So, give it a try! We all want to feel lighter and experience more joy in the moment. This takes practice. The more times you practice this skill the easier it will become. Good luck catching some great moments.

Emotionally distressed kids, Listening to our children, parenting

Parents, Please Listen!

You probably will not believe me when I tell you that good, loving, and well intentioned parents often do not listen to their children when they express thoughts of distress or suicidal ideation. It doesn’t seem possible but it is true. As a therapist I have worked with children/adolescents in distress and asked them if they shared their feelings of hopelessness with family and most often the response is yes. They have then gone on to share that to their surprise nothing changed.  The kids are often perplexed why little to no changes occurred when they shared something so painful and profound.  As a therapist I have spoken with parents about their child’s suicidal thoughts and many times I have needed to convince parents to seek additional support/treatment. Why would a caring parent not seek help for their child immediately when so much is at stake?

After years of observation, I have come to believe that a parent’s own beliefs and defenses surface which leads to a struggle to absorb the thought that their child could truly be suicidal. Yes, maybe they have been a bit down or stressed but…. The rationalizing and minimizing of this very real challenge is truly disturbing and needs to be acknowledged. No other health issue would be met with such reluctance to pursue additional treatment.

The idea that a parent can control and protect their child is a powerful and consuming belief that is simply not accurate and one that makes less and less sense as kids get older. In addition, the belief that we know what is best for our child is often flawed as well.  The idea that we can be everything to our children leads us to dangerous assumptions and behavior choices.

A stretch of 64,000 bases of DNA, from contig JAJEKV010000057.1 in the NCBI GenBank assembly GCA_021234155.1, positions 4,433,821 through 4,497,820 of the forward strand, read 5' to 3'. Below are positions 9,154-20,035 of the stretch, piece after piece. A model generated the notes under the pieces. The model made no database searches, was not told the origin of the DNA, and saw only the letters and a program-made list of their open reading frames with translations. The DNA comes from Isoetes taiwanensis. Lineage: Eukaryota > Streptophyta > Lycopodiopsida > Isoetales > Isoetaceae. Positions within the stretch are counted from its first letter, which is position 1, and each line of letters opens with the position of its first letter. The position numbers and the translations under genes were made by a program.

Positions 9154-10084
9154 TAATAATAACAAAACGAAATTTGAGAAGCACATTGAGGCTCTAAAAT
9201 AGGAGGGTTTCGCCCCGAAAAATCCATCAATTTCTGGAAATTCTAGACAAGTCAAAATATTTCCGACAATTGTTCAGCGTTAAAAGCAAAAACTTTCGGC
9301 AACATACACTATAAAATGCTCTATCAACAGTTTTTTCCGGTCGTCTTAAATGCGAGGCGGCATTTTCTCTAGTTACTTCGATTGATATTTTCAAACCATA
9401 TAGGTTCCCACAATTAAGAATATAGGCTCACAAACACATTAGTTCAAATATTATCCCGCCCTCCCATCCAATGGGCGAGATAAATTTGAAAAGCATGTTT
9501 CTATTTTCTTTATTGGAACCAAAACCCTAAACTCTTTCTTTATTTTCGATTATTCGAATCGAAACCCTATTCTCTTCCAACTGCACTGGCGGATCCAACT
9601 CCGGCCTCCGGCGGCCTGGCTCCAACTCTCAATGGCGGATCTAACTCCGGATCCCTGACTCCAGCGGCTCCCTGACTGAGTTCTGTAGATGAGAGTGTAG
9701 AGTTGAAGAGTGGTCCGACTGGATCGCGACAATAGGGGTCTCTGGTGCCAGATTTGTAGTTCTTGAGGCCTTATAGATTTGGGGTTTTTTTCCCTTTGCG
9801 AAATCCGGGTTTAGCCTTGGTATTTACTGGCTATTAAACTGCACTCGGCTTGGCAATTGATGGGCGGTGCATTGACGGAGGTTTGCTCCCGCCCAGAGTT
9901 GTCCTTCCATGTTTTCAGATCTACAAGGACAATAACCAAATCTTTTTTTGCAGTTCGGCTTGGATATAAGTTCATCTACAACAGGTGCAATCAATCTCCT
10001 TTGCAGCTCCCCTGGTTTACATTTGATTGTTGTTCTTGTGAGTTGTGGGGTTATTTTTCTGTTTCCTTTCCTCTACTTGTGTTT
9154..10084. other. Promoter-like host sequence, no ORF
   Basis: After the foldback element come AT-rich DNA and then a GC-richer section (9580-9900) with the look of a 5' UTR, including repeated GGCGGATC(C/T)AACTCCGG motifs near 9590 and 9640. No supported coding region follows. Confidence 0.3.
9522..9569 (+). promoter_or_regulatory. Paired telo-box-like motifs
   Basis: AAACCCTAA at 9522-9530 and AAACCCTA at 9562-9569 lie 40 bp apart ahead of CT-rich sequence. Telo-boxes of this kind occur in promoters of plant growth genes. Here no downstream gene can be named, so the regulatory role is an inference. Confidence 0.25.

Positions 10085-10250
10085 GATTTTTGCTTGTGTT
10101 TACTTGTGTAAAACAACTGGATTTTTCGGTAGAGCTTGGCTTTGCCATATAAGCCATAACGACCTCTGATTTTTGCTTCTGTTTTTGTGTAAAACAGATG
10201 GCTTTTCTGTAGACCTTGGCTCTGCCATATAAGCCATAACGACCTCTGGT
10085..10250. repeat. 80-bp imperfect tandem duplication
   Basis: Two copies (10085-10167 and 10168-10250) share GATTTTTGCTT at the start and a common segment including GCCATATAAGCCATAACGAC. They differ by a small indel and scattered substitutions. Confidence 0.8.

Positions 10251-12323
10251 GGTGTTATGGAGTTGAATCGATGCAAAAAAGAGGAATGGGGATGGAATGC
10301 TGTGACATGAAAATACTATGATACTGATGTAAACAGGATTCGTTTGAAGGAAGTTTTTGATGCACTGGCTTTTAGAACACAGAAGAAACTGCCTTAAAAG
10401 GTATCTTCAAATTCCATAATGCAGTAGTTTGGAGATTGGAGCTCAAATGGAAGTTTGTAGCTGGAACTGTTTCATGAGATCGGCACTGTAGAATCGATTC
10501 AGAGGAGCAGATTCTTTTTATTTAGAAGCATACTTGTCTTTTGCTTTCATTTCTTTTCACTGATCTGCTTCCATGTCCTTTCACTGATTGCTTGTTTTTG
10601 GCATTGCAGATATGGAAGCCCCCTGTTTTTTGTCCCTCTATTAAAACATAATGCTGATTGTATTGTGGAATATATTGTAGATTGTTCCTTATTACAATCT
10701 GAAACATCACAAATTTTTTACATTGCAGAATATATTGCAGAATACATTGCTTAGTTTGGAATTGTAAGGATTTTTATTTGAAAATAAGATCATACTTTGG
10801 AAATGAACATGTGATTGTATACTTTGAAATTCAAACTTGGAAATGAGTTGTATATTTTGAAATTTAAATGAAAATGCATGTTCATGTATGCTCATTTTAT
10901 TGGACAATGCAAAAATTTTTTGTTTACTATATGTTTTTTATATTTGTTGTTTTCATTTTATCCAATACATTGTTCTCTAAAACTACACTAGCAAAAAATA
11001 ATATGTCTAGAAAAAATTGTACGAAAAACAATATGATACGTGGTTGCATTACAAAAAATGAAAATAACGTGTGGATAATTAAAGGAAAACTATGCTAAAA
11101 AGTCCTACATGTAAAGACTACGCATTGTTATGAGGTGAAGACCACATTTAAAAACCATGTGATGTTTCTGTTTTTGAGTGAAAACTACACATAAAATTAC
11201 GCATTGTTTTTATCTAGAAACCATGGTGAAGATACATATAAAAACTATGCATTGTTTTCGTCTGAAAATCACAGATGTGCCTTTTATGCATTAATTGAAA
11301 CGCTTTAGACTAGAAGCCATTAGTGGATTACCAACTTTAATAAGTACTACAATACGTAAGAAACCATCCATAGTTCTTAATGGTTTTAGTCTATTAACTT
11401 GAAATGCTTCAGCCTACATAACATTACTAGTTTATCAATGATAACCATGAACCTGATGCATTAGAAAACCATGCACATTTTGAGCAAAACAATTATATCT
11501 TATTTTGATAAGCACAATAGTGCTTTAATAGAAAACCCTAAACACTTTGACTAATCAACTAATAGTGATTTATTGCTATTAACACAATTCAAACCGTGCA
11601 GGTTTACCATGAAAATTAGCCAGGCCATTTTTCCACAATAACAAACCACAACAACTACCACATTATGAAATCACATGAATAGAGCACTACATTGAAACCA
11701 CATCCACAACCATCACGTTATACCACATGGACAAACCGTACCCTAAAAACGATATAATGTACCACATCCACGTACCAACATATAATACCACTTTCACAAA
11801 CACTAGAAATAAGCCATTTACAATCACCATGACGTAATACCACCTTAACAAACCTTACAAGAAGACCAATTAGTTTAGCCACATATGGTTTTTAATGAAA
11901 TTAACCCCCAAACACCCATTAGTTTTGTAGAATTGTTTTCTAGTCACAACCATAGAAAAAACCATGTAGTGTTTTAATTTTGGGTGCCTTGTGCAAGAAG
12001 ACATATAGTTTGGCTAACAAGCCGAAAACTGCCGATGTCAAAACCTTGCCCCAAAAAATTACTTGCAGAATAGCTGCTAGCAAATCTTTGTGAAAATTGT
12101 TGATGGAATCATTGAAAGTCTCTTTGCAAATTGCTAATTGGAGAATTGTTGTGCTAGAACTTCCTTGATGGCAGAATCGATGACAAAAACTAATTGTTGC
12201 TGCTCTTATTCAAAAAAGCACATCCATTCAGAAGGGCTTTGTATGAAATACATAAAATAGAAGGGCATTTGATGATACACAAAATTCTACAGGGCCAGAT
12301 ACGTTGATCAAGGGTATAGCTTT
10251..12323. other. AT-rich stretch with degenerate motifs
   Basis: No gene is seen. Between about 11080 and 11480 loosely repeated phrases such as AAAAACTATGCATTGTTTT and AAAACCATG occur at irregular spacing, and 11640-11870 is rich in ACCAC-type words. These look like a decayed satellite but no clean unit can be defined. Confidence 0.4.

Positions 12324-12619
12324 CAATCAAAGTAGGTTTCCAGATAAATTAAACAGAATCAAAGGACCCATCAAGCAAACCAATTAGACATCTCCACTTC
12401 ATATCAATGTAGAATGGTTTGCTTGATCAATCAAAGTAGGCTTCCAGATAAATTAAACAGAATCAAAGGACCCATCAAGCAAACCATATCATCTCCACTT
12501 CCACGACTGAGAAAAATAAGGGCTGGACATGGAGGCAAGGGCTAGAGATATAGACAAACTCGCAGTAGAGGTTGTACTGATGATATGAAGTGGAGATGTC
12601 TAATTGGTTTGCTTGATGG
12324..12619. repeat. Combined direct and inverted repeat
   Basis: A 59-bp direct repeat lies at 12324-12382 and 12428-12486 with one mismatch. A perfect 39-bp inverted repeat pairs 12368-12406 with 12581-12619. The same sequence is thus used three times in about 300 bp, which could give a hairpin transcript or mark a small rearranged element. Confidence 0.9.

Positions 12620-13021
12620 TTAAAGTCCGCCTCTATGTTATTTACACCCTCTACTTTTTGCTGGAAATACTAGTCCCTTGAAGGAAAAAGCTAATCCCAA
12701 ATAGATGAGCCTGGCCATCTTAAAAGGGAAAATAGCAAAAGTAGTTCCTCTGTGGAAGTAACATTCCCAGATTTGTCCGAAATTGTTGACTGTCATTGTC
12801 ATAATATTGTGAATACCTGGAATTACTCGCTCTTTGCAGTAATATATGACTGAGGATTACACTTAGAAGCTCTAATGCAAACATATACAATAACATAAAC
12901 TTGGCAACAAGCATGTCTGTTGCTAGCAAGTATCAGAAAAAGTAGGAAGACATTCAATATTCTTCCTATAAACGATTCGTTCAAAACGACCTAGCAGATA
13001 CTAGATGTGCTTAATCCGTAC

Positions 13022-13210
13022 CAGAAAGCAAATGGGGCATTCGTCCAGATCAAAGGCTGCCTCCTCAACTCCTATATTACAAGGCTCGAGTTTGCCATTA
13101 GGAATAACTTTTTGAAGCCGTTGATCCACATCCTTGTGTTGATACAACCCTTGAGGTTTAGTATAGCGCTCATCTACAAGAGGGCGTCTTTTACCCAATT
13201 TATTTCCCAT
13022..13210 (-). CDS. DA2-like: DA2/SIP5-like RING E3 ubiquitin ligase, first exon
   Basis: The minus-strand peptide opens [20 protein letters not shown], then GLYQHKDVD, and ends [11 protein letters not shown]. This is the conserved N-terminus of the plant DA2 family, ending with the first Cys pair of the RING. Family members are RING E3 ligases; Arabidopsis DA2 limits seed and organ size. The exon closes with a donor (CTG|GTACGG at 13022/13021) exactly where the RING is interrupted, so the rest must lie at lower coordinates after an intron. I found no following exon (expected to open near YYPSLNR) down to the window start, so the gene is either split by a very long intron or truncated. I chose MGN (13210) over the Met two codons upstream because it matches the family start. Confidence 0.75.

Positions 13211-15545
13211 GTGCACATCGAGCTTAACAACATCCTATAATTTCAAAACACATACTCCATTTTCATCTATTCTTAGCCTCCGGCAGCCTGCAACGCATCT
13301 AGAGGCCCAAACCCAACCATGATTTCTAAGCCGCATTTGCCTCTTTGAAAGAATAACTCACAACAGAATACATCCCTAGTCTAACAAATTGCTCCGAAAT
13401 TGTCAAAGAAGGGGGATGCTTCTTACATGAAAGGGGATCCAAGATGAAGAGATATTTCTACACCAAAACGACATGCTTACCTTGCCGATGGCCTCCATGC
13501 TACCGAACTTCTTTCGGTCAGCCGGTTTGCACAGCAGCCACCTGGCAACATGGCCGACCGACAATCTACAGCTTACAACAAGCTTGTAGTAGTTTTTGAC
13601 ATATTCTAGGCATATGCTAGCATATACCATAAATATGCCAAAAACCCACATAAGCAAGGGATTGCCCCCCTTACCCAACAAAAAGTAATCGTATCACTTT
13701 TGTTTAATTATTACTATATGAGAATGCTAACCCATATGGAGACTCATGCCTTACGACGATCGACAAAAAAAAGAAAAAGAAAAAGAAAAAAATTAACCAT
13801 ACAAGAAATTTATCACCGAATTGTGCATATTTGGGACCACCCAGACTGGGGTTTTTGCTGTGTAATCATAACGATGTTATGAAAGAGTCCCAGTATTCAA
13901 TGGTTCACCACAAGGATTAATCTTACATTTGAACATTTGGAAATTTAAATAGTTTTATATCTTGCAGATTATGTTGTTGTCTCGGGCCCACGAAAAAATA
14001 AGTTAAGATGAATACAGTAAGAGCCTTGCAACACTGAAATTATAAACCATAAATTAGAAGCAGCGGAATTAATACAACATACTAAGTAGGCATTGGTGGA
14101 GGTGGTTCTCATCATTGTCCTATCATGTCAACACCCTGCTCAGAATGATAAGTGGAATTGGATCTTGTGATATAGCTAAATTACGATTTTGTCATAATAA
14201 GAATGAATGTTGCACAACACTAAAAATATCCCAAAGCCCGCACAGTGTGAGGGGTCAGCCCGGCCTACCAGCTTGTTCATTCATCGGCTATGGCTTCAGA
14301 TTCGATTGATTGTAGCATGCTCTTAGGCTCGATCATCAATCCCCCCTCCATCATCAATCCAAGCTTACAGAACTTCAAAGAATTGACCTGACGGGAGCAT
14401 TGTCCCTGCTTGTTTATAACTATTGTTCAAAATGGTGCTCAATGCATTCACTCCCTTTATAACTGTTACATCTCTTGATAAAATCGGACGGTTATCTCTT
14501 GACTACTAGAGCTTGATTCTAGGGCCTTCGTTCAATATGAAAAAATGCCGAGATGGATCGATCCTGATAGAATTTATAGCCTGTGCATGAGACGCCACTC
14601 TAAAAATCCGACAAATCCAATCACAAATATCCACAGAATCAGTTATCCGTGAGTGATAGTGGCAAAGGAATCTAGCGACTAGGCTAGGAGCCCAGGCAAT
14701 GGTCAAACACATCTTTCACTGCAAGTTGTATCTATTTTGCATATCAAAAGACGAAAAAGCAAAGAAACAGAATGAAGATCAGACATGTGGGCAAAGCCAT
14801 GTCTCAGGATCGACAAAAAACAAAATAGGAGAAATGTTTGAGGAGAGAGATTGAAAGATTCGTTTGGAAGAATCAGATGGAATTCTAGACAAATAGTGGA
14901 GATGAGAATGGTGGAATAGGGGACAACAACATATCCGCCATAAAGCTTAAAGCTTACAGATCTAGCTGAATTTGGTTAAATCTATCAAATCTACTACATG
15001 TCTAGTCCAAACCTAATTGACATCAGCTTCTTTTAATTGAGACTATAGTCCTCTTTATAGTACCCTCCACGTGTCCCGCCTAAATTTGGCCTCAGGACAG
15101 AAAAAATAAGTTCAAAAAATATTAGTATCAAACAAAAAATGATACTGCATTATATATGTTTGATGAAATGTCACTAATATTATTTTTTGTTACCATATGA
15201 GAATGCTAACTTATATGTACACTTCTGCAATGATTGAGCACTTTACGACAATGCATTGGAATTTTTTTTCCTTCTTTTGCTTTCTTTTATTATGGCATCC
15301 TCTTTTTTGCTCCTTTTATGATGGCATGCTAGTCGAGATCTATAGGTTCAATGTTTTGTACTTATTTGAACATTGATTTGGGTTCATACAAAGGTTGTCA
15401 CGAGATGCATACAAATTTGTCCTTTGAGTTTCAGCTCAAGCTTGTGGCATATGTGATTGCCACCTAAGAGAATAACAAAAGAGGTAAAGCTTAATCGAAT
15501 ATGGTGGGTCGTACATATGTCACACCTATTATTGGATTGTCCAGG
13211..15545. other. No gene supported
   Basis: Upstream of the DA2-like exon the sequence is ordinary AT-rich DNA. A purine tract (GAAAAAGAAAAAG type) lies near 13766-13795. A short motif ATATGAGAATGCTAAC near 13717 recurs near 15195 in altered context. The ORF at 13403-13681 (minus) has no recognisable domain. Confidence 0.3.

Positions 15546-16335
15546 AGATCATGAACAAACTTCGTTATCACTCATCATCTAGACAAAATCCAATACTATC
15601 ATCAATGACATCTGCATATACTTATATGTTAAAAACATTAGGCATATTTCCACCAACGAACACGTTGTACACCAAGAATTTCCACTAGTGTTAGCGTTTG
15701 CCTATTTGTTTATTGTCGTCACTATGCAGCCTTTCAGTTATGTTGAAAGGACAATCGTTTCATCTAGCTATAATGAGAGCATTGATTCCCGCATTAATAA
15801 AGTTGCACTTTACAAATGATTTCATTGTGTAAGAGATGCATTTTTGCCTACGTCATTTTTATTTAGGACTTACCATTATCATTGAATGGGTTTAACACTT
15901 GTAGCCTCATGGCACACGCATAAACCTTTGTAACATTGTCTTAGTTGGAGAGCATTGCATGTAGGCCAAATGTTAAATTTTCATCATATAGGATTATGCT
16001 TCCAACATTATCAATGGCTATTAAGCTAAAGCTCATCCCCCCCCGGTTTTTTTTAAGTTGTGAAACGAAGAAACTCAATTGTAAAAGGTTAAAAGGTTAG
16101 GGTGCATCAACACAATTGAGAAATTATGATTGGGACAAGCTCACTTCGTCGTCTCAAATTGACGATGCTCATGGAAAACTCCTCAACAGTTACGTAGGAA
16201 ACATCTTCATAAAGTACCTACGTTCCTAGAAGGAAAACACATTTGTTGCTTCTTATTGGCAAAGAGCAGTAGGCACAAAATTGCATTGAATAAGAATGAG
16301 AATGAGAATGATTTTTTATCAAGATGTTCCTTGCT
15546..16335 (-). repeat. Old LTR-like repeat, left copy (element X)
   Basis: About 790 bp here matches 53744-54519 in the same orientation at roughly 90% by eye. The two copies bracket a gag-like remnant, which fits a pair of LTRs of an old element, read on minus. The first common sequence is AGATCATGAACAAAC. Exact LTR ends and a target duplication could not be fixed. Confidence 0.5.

While we have continued to work to remove the stigma of mental health needs, we need to do more. Parents need to do more. Listen to your kids if they tell you they are struggling and get them help now. By the time your child tells you about their struggles, chances are good they have been trying to cope for some time and haven’t been able to manage.

Do your own work and explore your beliefs about mental health, depression and the contemplation of ending a life through suicide.  Your kids need you to be there for them and that means putting your own beliefs aside and hearing them when they are in distress. We can all do a better job at listening to each other but in this area, it is critical for parents to be at their best and be ready to listen.

living with intention, parenting

Parenting with Intention

Parenting with intention takes regular thought and practice. Increasing awareness, listening to our thoughts and emotions which drives our behavior choices takes effort. Without a will to listen to ourselves we simply become reactive when responding to our children.  It is empowering to choose something different and maybe even create something you intended. Starting with small moments is meaningful and can lead to much more.